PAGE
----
Lightning can occur between opposite charges within the thunderstorm cloud (intra-cloud lightning) or between opposite charges in the cloud and on the ground (cloud-to-ground lightning).
... A typical cloud-to-ground flash lowers a path of negative electricity (that we cannot see) towards the ground in a series of spurts. Objects on the ground generally have a positive charge. Since opposites attract, an upward streamer is sent out from the object about to be struck. When these two paths meet, a return stroke zips back up to the sky. - NOAA retrieved 6/14/14, original source https://www.nssl.noaa.gov/education/svrwx101/lightning/faq/
You might want to speak with the company that designs and sells the driveway alert system you purchased to ask about its electrical field properties and to ask for their advice about lightning protection for the equipment.
1. Because a lightning strike can cause sever but hidden damage to a tree's roots by boiling the sap in the roots, causing them to rupture or explode below ground, your tree might not recover from the lightning damage it received. Therefore before spending on any costly treatments you might want to wait six months or more, watching the tree to see if it dies completely - which would have made the cost of other expensive treatments a wasted effort.
In the case of a pine, if the tree is dying you'll see its needles turn brown throughout the tree in the coming months. (Some browning of pine needles is normal, seasonally.) And the "barber pole" lightning strike damage, if it circumvented the tree completely, may have also been lethal.
If the tree is dead it will most likely need to be cut down to avoid a safety hazard along your driveway.
2. If it appears that the tree was not killed outright (after the waiting period), then if the lightning strike left widow-makers, hanging, broken limbs, they should be pruned away. Meanwhile, for safety, keep people away from the damaged tree.
3. In addition to giving the tree extra watering (making up for damaged roots), you might want to ask a local arborist (that's someone who saves trees or cares for them, not just an enthusiast with a bucket truck and a chain saw) about repairing damage to the tree and its fertilization. On some trees with limited bark damage I've had success using a tree paint to seal the damaged area in an effort to reduce the risk of insect pest damage.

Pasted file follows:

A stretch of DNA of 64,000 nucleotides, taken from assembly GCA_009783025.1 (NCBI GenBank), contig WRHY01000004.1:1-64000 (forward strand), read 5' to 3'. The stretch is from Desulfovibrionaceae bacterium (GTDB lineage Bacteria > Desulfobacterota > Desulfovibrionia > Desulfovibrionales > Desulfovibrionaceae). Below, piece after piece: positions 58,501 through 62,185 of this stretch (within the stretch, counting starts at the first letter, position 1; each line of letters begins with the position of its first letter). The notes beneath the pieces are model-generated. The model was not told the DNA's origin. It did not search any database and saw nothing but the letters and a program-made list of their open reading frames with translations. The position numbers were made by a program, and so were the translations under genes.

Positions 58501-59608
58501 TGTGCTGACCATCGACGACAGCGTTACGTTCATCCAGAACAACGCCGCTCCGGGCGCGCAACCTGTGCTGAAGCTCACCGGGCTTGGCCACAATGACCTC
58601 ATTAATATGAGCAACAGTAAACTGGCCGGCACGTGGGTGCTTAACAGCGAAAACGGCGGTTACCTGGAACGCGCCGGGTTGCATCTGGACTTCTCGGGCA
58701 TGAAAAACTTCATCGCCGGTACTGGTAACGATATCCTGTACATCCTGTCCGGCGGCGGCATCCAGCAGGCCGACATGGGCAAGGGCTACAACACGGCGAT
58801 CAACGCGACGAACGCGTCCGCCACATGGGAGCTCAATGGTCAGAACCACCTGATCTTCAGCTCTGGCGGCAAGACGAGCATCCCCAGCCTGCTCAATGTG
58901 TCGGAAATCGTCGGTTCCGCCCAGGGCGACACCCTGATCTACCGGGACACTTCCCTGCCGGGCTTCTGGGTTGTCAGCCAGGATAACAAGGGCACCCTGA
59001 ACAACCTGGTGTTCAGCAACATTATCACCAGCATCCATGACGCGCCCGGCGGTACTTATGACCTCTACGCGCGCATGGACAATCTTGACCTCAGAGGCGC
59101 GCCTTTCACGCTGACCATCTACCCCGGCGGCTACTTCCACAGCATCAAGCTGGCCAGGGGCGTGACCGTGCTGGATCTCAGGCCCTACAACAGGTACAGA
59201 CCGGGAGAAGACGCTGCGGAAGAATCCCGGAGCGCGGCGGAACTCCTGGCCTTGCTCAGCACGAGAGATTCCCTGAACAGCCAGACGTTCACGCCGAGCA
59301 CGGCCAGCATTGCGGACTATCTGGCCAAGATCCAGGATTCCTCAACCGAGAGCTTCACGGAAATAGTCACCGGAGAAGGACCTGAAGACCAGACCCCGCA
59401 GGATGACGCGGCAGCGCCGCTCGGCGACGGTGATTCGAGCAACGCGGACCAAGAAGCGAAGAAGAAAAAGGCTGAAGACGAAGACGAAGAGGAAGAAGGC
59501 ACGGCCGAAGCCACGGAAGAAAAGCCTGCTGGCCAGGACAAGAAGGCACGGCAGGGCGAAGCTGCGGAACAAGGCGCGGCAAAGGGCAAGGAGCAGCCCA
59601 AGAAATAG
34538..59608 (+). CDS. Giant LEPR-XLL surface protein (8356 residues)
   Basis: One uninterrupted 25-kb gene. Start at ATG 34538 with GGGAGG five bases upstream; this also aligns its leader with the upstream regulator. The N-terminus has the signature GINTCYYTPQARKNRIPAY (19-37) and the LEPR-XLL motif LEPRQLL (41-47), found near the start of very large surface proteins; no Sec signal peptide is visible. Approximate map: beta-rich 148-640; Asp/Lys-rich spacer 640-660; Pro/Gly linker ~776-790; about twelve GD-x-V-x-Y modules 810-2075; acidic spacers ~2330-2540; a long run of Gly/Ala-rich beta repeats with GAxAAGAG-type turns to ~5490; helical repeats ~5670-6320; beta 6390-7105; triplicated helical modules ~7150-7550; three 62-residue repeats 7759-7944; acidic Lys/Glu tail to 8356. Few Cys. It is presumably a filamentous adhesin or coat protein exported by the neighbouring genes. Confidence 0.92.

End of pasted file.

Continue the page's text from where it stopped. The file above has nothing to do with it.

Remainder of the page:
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(July 7, 2011) nassir said:
what are the possibilities of a lightning strike on a tree after lightning protection for trees is installed?
Thanks for such an interesting question about the probability of lightning strikes after a lightning protection system is installed.
In my OPINION, if the lightning protection system is properly installed it will not change the probability of a lightning strike at the tree; rather it will try to protect the tree from damage if a strike occurs.
But as I've said in several places in these articles on lightning protection systems, my OPINION is that an improperly designed or improperly installed lightning protection system can actually increase the probability of a lightning strike and resultant damage by providing, for example, additional metal components high from the ground but not properly grounded.
Conversely, a properly designed lightning protection system probably does not change the chances of the protected tree being struck by lightning. Rather the system is intended to provide a path between ground and an area of electrical charge in the air above to conduct voltage to ground while reducing damage to the tree itself.